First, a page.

2010 Honda CR V Review
There was no getting past the reality that there wasn’t an upgrade available for people who desire the thrust of a potent V6. However, the increase in power made the Honda CR-V more competitive against other four-cylinder-powered crossovers.
The CR-V distinguished itself with astonishingly agile handling courtesy of a rather stiff suspension and precise steering. The braking performance was also quite impressive.
The 2010 Honda CR-V was a little less polished and posh than some rivals due to the ride being a little noisier than usual and the excessive amount of wind and road noise. The 2010 CRV’s cabin was both practical and stylish. The quality of the materials was great, and the controls are in the expected places.
The 35.7 cubic feet of luggage capacity with the seatbacks up was sufficient enough. The split-level cargo area practically doubled the number of smaller, grocery-sized goods you can carry which is a major positive.
Overall the 2010 CR-V was a good and practical model when it came out initially and before the actual problems were discovered.
2010 Honda CR V Problems: Honda CR V Depreciation
The 2010 Honda CR-V’s Kelly Blue Book values range from $9,887 to $12,816. This is higher than several other compact SUVs, such as the Ford Escape and Nissan Rogue. The brand-new price of the crossover was between $21,545 to $29,745.
Depreciation is better than competitors, losing only roughly 7% annually as opposed to the class average of 12%.
And if you’re curious, we’ve compared the Honda CR-V against its competitors to gauge how it performs. That includes comparing the Honda CRV vs the Toyota RAV4, as well as the CRV Hybrid vs the RAV4 Hybrid. On top of that, a bit of sibling rivalry when looking at the Honda CRV vs the Acura RDX.
Elsewhere, we’ve also discussed the VW Tiguan vs the Honda CRV, the Honda CRV vs the Mazda CX-5, as well as the Subaru Outback vs the Honda CRV.
2010 Honda CR V Problems
Compared to other compact SUVs from the same year, the 2010 Honda CR V problems are fewer in number. Although not among the best CRV year, 2010 is still a considerable year because the 2011 model has a few additional issues. A 2010 CR-V with regular maintenance has a great lifespan for the class – over 250,000 miles.
RepairPal calculates that the yearly maintenance expenditures will be $442, or around $50 more than the RAV4’s. There are a few maintenance issues that 2010 CR-V owners should be ready to handle as their vehicle ages and reaches over 100,000 miles. So, hopefully, that helps if you’re wondering how long do Honda CRV last.
They include the replacement radiator hoses cost, which runs about $300, and a new oil pressure sensor, which cost approximately $125. The most common concern with the SUV is engine difficulties, especially high oil use at around 80,000 miles.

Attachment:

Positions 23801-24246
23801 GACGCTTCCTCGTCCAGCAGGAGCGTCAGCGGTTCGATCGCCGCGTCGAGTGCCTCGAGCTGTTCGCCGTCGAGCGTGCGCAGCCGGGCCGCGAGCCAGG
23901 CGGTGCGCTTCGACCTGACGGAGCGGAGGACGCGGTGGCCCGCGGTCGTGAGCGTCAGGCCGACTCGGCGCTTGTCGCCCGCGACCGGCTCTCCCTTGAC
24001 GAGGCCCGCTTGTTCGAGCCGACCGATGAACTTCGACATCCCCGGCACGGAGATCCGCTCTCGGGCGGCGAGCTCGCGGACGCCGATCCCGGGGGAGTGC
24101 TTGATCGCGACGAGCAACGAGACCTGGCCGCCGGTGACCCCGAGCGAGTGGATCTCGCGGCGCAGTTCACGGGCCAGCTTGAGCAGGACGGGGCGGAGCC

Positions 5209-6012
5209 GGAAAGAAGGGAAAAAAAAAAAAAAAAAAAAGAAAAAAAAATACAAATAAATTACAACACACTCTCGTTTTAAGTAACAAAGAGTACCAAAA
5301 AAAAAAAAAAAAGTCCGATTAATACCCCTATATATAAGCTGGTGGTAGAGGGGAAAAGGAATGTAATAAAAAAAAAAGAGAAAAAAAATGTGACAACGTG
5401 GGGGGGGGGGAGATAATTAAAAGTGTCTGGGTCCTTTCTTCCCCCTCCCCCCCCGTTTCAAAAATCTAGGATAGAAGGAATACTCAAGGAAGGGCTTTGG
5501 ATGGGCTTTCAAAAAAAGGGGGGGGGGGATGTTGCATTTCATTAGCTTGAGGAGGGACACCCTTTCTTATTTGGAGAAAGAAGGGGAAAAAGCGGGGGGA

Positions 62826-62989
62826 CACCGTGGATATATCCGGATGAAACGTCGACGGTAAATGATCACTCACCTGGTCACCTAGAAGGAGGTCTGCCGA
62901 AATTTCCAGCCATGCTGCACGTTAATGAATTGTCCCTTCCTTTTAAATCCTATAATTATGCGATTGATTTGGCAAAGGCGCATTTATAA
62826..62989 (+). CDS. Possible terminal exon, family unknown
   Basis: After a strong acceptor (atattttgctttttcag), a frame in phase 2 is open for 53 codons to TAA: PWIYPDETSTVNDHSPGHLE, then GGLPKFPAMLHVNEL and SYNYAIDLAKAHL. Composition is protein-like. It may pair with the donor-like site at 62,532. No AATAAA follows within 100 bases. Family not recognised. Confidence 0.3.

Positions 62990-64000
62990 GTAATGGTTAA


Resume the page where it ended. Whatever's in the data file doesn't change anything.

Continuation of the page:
Regular oil topping off is the best plan of action because excessive oil consumption is frequently normal for the engine. A technical service bulletin to update the software and cut oil usage is available in other cases.
Another problem that owners have encountered is door lock actuator failure at about 85,000 miles. Actuators often deteriorate over time and eventually need to be replaced. Depending on local labor rates, a new set may cost more or less than $550.
Owners frequently lament the premature tire wear, which occurs after 30,000 miles. Premature tire wear is caused by a variety of problems, including poor-quality factory-made tires and alignment problems. We advise replacing the tires with more durable ones and frequently aligning your SUV to ensure even wear.
2010 Honda CR-V Recalls
Particularly for the model years 2010 and 2011, the third-generation Honda CR-V (2007–2011) experienced an abnormally high number of recalls. 11 recalls were reported by the National Highway Traffic Safety Administration in 2007, and by 2010, there were a record-breaking 14 recalls.
The number of recalls is higher than that of comparable compact SUVs. One for the software in the transmission control module, one for the ignition circuit coupler, and twelve for airbags are among the causes of recalls. After the airbags are changed, they are no longer an alarming issue.
The number of recalls was still high in 2011 with 12, but in 2012 it sharply decreased to just three. Since then, the number of recalls has stayed in the low single digits up until this point.
The 2010 CR-V is among the worst years for the compact sport utility vehicle, if not the worst year, in terms of recalls. This is especially because faulty airbags are involved in 95% of those 14 recalls which is an alarming safety concern. And there were numerous different airbag issues, not just one.
Additionally, several of the problems necessitated multiple recalls. Some folks might be so terrified by the list of 2010s recalls that they won’t even want to get in these cars. The following are some of the 14 recalls for the 2010 Honda CR-V: